The estate agent conducting the sale will usually recommend a solicitor or notary, but you are free to choose someone else. The same notary usually works for both parties involved in the transaction. The notary is responsible for dealing with the necessary paperwork and registering the change of ownership. You can find a list of notaries on the Chambre des Notaires website.

Arranging a survey

Before agreeing to buy a home, you might want to carry out an independent survey to ensure it has no significant flaws. You should do this before signing the compromis. There are many registered surveyors in Luxembourg – the Royal Institute of Chartered Surveyors provides a directory.

Exchanging contracts

On the day you exchange contracts, you must visit the bank to verify you have the required funds to pay your deposit. The bank will provide you with a document confirming proof of funds and that you have a legal right to buy a property in Luxembourg.

Your notary will prepare the contract (based on the compromis) and agree a moving-out day with the vendor. This can sometimes be as long as six to eight weeks after the date you exchange contracts.

Completing the sale

Once the sale is complete, you’ll sign an acte de vente and exchange keys. Your notary will arrange for the funds to be transferred to the seller.

Final arrangements

As soon as you move in, you’ll need to register your new address at the local commune. You can take your property contract as proof of residence and provide meter readings for utilities.

Moving into your property in Luxembourg

You’ll be responsible for local taxes, insurance, and utilities from the official day of completion.

When it comes to setting up your broadband, the more notice you provide, the better. Try to give one month’s notice to the provider, who will arrange for an engineer to visit the property soon after you’ve moved in. Electricity and gas supplies should continue without interruption, so you’ll just need to inform the providers that you’re the new owner.

You can either have new waste bins delivered or use those already at the property. If you keep the old ones, you’ll need to get a barcode for them from your local commune.

Building a new property in Luxembourg

It is possible to build your own home in Luxembourg, but this can be a costly and time-consuming process. First of all, you’ll need to find a suitable plot of land that hasn’t already been bought up by a developer. Next, you’ll need to appoint architects and builders and get the required permissions from your commune.

If you’re thinking of building your own home, take advice from your local commune first. The government provides certain grants and reduced VAT rates for building projects, but you’ll need to weigh up the overall costs and challenges of securing a plot before proceeding.

Buying a new-build home in Luxembourg

It’s possible to buy new or existing properties in Luxembourg. New-build homes must comply with energy-efficiency standards and come with a 10-year warranty provided by the builder.

When you buy a new-build property off-plan in Luxembourg, you’ll only need to pay a 3% VAT rate on the construction cost. If you’re buying the property to rent it out, however, you’ll need to pay 17% VAT.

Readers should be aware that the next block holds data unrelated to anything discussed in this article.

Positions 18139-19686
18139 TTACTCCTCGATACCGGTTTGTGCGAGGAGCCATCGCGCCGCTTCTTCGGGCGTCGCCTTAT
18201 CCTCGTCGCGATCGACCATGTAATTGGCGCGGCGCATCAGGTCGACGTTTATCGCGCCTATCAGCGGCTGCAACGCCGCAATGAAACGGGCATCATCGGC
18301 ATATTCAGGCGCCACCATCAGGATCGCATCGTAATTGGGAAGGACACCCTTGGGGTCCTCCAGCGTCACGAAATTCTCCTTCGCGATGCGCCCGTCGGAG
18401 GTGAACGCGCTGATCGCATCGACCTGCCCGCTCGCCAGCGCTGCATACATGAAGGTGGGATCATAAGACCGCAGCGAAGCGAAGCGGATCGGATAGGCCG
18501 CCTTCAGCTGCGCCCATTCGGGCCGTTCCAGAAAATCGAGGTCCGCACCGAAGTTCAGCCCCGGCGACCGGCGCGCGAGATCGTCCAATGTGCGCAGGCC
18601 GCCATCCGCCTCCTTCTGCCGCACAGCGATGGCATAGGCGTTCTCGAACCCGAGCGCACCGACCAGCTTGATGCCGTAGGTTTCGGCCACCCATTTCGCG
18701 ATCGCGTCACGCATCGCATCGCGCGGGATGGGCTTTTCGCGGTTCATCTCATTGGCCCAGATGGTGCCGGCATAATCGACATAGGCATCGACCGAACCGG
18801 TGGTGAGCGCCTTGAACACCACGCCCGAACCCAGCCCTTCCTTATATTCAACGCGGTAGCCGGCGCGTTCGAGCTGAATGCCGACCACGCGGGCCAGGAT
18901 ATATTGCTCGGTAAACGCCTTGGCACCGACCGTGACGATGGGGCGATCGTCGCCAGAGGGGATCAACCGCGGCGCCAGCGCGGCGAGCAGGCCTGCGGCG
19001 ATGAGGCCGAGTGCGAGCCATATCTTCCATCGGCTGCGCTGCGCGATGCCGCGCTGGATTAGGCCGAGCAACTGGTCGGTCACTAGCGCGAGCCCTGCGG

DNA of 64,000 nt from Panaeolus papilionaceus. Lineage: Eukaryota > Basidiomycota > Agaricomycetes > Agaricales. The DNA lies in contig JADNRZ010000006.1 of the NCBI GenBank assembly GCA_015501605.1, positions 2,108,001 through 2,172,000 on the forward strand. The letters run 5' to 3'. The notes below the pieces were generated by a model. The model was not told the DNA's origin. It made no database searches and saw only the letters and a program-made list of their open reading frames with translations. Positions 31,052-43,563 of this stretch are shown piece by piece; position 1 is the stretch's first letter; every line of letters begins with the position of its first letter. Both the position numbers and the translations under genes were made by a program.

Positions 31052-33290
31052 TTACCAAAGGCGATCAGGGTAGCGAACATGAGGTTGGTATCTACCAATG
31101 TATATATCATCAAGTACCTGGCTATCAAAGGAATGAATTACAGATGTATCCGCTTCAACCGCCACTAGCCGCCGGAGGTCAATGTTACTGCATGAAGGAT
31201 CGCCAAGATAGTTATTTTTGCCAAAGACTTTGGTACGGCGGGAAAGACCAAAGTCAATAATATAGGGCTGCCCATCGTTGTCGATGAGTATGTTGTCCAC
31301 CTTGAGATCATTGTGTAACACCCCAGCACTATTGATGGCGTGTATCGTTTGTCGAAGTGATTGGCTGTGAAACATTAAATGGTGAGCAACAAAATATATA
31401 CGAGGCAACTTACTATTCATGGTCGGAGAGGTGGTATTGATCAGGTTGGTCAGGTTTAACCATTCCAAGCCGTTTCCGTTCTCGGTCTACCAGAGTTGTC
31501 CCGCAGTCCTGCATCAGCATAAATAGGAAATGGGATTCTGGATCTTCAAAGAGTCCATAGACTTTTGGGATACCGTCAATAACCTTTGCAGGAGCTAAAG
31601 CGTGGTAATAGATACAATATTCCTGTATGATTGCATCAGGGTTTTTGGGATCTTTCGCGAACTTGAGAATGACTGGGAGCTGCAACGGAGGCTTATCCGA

An apartment building under construction, two yellow cranes operating

Another advantage of buying off-plan is a reduced registration fee, as you’ll be paying based on the value of the land rather than the land and the building upon it. This might cut your costs, but buying a new-build property is still likely to be more expensive than an existing one, as new homes come at a premium price.

You can find out more about buying a new home and the rules that developers must adhere to on the Luxembourg government’s website.

Selling real estate in Luxembourg

Before selling a house in Luxembourg, you’ll need to get it valued. Estate agencies have online tools with which you can get a basic estimate, and some of the websites we listed earlier allow you to view how much homes have sold for in your area. To get a more comprehensive valuation, you’ll need to have an estate agent come out to view your home. It’s worth getting several valuations before settling on an agent.

You’ll also need an energy performance certificate (Energiepass), which must be less than 10 years old. Make sure you have the deeds of your property, its Land Registry number, and – if you’re selling an apartment – notes from any recent meetings held between owners in the block. If the property is less than 10 years old, you may need to hand over the developer’s original 10-year guarantee.

In Luxembourg, the seller pays the estate agent fee, which is commonly around 3% of the final sale price, plus VAT. If you take your property off the market after signing a contract with an agent, you might need to pay a fee, which will be specified in the contract.

Tips on buying real estate in Luxembourg

  • Take time to acquaint yourself with different areas before settling on one. Consider renting first to see if you like the location.
  • Do your research on property types and prices in the area before starting your search. If you’re thinking of buying a property that you’ll need to renovate, learn about the local building rules and regulations.
  • Visit a potential property multiple times at different times of the day to get an idea of things such as traffic and noise pollution. Consider taking someone along with you to get an unbiased second option.
  • Find out about your mortgage options – and any assistance schemes you might qualify for – in advance. Shop around with different banks to find the best deal.
  • Consider having an independent house survey done before signing an agreement. If this uncovers significant problems, you may want to renegotiate on price or pull out.
  • Don’t necessarily choose a notary that the estate agent recommends. Shop around to see if you can get a better deal elsewhere.